Ok let us start with – the winner – Gustav Iden was on the same bike. Some weeks ago, a reputable bike shop told me my Giant Trinity was obsolete! Maybe – but in a world of digital, a good old analogue in the right hands won the IRONMAN World Championship in 2022! The bike course is straight forward, as indeed is the run. However, Kona is the home of a very dynamic Mother Nature. The Thursday World Championships was no cake walk, two races being held in 2022, and ladies were first up. A relentless wind, in bonkers heat made their race as challenging as any. “I felt” Saturday was “handier”! The road surface is super smooth for the most part. The famous climb to Hawi was challenging and slow. However – Martin had fed me power and heart rate sums. I followed Martins set up with boring perfection. A sub 7 hour moving time. What pushed me beyond 7 hours – drinks! Ice Ice baby! Mid way, I stopped at one of the aid stations, cups of ice cubes were popped down the back of my trisuit – it was the catapult I needed! It was incredible the effect of ice.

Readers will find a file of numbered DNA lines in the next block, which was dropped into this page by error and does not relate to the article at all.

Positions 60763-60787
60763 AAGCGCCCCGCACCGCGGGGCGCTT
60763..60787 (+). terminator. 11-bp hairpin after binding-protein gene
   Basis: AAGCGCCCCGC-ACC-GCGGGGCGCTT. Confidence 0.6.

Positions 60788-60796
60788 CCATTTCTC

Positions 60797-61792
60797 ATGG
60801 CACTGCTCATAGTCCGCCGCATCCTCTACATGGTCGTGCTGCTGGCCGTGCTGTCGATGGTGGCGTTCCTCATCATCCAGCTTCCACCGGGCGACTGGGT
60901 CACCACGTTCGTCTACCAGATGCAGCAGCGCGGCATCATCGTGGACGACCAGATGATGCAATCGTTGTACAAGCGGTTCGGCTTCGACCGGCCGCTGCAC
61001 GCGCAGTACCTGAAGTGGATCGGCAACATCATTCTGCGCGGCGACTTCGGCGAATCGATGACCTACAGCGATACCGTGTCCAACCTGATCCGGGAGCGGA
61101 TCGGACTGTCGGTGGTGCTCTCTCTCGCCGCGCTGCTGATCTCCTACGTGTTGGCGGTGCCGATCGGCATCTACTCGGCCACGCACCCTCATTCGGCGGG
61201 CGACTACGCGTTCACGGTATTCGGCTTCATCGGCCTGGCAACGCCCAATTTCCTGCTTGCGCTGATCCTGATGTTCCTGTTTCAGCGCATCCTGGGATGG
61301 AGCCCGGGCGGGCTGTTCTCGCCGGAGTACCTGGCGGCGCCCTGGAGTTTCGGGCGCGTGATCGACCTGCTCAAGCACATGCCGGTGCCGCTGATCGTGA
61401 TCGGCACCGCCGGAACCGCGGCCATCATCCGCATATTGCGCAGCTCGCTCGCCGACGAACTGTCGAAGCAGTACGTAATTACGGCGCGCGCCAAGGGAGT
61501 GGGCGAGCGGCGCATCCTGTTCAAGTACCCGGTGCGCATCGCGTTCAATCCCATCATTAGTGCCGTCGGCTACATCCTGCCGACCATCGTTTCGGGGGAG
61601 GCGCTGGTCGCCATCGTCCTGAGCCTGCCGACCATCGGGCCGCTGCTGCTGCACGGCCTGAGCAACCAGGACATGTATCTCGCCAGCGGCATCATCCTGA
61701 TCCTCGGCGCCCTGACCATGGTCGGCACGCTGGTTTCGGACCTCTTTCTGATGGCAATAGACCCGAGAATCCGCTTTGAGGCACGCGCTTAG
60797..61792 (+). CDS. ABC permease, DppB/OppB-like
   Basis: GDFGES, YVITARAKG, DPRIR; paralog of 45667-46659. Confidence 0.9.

Seriously again – at midpoint I thought I was in trouble; energy was running low. Some months earlier I had hooked up with George Sherwood and had a sweat test – glad I did – my food plan was now simple, a precision 1500 salt tab and a pouch of precision every 45 minutes or so based on drinking one litre of water. That one litre of water was increased to two litres of water on race day per hour. BUT this turned into a new challenge. A lack of volunteers meant IRONMAN had to push out the gaps between aid stations. So, an extra bike bottle cage was purchased, and larger bottles added. Even still though despite great nutrition, and water I was gonzo ’ed in the heat! Aiden from Velo had equipped me with a super tri suit, dipped in copious amounts of sunscreen, and topped up special needs with extra sunscreen and nutrition ………the energy was still ebbing.